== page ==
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February 15, 2008
Vol. 49 No. 15

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Student-produced play festival to take place

Courtesy of The Crusader
Action -- Pictured clockwise from top left are seniors Laura Martin, Jackie Collier, Matt McDonald, Lauren Salvo and Emily Bross, five of the six student directors of the One-Act Play Festival.
The tenth annual Student-Directed One-Act Play Festival began yesterday and will run through Sunday afternoon.

This year, there are six plays all connected by a central theme of isolation, and the productions have been split into two groups. "The Lady of Larkspur Lotion," "In the Shadow of the Glen" and "Laundry and Bourbon" were performed last night and can also be seen at 8 p.m. tomorrow. "Freud's House," "The Man in the Case" and "The Singing of the Stars" will be performed at 8 p.m. today and again Sunday, Feb. 17, at 2:30 p.m.

The plays will be directed by students who took Associate Professor of Theatre Doug Powers' directing class in the fall semester. Students were required to choose a play to direct that used only two to four actors. After completing the assignment, Powers selected the six best productions to be showcased in the festival.

This year's student directors are seniors Matthew McDonald, Emily Bross, Lauren Salvo, Jackie Collier, Laura Martin and Sandy Taylor. All have participated in previous productions.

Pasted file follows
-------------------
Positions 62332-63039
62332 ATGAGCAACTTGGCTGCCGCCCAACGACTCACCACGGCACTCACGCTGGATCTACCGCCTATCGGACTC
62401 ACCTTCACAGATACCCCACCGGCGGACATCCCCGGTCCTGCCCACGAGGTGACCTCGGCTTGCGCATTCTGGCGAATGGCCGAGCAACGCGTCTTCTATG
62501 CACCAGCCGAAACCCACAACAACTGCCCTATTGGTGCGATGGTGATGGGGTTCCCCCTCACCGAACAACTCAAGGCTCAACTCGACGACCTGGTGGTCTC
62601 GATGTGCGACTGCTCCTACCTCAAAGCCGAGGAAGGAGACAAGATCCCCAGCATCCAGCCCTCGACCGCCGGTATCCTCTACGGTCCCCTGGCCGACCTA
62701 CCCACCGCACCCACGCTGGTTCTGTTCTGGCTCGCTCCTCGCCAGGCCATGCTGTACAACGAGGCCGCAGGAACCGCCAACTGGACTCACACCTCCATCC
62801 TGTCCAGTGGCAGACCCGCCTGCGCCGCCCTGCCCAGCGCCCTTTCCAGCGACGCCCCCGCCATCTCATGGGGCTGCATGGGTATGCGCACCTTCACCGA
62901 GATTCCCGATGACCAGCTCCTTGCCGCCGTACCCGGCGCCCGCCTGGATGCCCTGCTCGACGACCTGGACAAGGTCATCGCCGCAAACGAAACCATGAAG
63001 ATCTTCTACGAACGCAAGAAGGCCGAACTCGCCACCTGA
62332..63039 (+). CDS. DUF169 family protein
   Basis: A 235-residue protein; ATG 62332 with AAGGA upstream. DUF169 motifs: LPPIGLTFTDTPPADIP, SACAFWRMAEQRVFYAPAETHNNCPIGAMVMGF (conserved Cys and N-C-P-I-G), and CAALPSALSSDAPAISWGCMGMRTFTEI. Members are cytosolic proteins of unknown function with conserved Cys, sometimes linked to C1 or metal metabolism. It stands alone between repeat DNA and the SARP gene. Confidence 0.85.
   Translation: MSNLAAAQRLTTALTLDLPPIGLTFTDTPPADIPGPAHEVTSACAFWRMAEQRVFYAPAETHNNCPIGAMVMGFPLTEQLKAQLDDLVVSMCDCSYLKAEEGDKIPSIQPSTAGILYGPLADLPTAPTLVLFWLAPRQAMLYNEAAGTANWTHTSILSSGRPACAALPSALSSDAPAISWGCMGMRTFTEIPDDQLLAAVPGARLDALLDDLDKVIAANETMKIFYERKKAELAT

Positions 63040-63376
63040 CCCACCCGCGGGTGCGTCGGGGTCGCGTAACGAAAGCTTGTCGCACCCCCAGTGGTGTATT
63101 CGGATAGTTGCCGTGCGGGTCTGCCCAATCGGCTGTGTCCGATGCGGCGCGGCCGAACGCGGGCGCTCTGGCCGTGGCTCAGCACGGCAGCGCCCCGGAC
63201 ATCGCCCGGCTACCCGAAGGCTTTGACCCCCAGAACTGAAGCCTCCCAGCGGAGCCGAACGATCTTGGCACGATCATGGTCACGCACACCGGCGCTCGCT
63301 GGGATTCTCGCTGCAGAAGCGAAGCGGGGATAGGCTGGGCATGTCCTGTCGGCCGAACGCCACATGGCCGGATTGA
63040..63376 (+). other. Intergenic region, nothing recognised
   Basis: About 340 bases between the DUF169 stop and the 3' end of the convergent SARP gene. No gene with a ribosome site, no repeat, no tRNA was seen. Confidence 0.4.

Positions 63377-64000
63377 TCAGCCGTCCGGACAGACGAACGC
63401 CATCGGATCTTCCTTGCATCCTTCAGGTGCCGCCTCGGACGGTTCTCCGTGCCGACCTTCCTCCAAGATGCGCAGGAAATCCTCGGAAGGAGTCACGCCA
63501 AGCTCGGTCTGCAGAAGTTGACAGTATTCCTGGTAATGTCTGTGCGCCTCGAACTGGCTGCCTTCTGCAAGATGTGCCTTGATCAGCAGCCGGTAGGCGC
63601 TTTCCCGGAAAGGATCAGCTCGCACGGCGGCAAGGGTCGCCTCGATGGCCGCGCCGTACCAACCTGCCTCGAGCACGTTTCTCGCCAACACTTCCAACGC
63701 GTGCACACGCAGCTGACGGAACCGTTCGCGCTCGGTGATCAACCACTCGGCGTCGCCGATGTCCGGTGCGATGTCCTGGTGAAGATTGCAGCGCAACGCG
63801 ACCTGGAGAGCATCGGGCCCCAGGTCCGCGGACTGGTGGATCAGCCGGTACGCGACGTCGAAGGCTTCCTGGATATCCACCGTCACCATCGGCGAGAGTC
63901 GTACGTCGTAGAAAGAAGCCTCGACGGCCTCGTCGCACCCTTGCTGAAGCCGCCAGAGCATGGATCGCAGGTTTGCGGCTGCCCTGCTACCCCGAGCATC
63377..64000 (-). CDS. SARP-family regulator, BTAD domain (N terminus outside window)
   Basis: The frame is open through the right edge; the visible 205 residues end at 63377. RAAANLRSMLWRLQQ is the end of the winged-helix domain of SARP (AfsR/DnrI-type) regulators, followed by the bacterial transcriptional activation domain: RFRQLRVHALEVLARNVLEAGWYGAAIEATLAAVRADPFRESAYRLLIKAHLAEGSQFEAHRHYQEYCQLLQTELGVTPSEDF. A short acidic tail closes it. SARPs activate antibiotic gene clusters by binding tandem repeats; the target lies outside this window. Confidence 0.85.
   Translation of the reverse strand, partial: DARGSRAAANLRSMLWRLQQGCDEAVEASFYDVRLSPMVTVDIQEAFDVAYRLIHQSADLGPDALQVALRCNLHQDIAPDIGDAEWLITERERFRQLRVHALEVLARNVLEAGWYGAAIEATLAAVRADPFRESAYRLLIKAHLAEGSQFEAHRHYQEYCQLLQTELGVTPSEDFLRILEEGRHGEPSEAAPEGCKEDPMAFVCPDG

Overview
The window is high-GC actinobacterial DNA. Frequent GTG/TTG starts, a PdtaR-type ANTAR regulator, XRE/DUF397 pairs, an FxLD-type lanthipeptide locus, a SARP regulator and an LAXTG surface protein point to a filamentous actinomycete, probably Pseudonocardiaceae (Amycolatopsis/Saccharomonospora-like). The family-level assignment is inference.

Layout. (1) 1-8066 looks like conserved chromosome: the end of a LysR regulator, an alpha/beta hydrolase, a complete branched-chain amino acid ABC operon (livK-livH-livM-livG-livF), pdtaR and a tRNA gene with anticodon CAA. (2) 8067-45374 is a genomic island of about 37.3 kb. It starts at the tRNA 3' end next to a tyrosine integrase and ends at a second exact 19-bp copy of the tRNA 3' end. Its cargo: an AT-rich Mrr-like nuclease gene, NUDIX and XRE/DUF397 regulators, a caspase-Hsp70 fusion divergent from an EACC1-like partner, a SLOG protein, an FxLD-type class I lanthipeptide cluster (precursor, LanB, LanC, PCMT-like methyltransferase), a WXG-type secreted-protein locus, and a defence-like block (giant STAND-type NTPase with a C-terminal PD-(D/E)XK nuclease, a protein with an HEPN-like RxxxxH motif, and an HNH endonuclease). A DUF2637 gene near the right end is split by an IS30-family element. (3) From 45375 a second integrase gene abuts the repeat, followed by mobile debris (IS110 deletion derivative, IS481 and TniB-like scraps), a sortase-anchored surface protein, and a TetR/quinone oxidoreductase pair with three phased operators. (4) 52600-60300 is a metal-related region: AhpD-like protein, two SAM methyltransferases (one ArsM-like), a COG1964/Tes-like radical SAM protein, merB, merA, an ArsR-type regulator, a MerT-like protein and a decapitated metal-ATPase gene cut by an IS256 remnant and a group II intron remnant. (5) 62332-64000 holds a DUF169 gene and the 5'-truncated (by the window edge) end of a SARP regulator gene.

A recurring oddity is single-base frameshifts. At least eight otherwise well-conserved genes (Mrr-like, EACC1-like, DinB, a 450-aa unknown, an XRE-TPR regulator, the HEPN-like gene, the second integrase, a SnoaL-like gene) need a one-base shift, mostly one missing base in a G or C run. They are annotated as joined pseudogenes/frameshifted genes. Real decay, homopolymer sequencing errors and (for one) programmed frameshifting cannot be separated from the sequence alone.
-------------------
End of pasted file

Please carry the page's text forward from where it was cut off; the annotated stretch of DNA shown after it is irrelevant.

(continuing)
This year's plays are from six different authors and span a century of time.

While the productions each have unique storylines and span a long time historically, the plays all relate through this year's theme of isolation. The theme can be seen in how each director utilizes the common scenery and in the conflicts within each play.

"If isolation is all we think about, what does that say about society?" Salvo asked.

The one-act plays are short and are produced completely by Susquehanna students. For this year's festival, the plays do not focus on the same author or genre as they have in the past.

Senior Brian Grier, who is acting in McDonald's production said, "On any given night, you get to see all kinds of productions."

"There's something for everybody-- comedy, drama, romance and suspense," Bross added.

The festival is an opportunity for both those involved and those in the audience to experience a different side of Susquehanna's theatre productions. "Being that we're student directors, we get to showcase works that are edgier, more contemporary," Collier said.

The plays are entirely student-run, and this year, freshman theatre majors have been given the opportunity to participate. "It gives a backbone to the theater department to showcase students' abilities," Salvo said.

Tickets for Susquehanna students, faculty and staff are free. They cost $7 for other students and $10 for adults.


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Student-produced play festival to take place



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